This is where Pat Tillman and his story comes into play. 

Tillman was killed by being hit on the head thrice. Not on the football field. With bullets. But not even by the enemy either. 

Initially, the Army reported his death as an Afghani ambush in order to save face for their organization, but weeks later, after his burial, the family was notified by one of his brother’s sergeants that he had been killed by friendly fire. Friendly fire. His own brothers in combat killed him. The man sacrificed his gift of life, not to mention his wildly successful football career, in order to have the opportunity to serve his country, only to be killed by that same country. 

While this is sad, most tend to write it off as a tragedy that rarely occurs, which it truly was. So it makes sense for the NFL to memorialize Tillman, doesn’t it?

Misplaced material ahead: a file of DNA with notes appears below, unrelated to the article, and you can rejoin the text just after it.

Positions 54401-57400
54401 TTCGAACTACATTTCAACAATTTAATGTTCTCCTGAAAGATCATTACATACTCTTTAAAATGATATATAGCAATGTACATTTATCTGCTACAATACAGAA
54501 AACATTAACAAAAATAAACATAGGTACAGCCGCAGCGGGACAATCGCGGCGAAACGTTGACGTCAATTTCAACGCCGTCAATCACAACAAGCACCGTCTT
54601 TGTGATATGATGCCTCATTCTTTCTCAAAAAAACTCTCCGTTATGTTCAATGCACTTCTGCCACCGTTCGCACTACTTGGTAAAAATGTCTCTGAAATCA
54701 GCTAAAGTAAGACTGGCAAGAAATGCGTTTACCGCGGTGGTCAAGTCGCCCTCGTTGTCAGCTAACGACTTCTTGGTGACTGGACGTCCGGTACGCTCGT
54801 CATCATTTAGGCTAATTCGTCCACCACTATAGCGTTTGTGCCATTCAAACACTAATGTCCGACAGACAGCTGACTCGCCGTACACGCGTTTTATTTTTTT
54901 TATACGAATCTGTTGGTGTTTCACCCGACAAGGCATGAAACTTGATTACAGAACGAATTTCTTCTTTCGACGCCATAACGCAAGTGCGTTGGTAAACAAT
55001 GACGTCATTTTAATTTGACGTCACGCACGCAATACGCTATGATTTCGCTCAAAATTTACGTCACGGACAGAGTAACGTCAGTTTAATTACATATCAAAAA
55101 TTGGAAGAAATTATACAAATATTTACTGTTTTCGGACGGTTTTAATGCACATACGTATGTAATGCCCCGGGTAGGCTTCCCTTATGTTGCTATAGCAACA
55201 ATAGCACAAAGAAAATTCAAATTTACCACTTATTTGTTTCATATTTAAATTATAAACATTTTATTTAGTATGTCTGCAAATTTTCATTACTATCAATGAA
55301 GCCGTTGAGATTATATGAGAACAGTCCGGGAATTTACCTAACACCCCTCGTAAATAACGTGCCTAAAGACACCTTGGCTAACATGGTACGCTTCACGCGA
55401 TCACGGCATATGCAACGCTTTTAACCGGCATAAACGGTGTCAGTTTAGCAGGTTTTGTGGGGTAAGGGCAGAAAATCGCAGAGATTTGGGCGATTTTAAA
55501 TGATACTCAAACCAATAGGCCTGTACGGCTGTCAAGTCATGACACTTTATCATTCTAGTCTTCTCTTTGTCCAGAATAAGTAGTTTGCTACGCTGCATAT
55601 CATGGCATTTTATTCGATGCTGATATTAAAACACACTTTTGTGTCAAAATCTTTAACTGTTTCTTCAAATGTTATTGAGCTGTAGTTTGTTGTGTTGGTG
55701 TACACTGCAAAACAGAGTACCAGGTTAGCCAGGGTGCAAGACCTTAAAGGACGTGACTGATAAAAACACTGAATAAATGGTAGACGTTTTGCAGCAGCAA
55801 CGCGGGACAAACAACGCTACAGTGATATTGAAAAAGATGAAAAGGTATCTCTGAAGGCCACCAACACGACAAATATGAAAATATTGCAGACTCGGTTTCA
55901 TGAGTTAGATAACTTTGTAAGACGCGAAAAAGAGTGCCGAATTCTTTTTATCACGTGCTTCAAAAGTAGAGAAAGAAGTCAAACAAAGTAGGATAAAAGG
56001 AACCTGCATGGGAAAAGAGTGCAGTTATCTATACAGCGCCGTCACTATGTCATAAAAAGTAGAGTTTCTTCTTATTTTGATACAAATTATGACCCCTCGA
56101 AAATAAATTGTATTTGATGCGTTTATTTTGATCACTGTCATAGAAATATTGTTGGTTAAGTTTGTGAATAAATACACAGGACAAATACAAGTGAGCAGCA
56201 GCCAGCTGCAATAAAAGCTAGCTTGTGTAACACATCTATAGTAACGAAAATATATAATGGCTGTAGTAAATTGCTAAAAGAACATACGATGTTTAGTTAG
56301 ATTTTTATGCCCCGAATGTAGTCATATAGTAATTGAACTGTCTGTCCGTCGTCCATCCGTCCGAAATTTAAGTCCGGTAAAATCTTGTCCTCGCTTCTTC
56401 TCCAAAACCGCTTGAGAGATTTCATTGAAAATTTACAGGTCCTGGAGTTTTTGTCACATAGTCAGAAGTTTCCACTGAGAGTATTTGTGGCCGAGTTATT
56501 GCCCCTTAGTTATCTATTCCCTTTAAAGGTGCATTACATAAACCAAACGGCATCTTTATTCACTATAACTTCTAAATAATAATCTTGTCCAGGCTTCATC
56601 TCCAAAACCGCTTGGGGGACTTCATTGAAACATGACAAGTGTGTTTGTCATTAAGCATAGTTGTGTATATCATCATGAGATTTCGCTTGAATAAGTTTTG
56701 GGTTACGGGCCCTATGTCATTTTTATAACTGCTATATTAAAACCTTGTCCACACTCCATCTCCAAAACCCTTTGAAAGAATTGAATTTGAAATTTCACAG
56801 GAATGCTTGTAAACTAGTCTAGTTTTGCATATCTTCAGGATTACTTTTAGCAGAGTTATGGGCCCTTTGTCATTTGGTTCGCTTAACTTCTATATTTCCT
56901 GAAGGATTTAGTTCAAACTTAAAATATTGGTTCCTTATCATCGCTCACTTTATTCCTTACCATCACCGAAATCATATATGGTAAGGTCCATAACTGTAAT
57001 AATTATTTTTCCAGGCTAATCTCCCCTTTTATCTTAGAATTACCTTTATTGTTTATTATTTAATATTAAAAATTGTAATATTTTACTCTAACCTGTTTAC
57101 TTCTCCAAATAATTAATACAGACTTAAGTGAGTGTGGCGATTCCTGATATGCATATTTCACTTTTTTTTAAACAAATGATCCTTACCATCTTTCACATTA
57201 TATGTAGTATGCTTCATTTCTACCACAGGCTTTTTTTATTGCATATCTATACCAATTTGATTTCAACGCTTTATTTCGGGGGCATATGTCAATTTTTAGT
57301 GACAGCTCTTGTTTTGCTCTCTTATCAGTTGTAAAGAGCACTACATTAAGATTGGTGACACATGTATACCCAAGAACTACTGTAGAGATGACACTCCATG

Well, Tillman’s experience in the military changed his perception of it. Drastically.

Tillman joined the military out of an extremely noble cause, as many who enlist do. But after arriving in Iraq, Tillman had a change of heart about the nature of the invasion, and the United States military presence as a whole. 

There, he confided to his brother, Kevin Tillman, and friend, Russell Baer, that he believed these invasions were “f---ing illegal”. 

Tillman had even made tentative plans to meet with Massachusetts Institute of Technology linguist and anti-war intellectual Noam Chomsky after his service. Although he studied a variety of religious texts, Tillman also remained Atheist, another fact most propagandists choose to conveniently ignore while painting a picture of the ideal army men.

His younger brother Richard summed up the tragedy perfectly when he said “Pat’s a f---ing champion and always will be… Just make no mistake, he’d want me to say this: He’s not with God. He’s f---ing dead. He’s not religious. So thanks for your thoughts, but he’s f--ing dead.”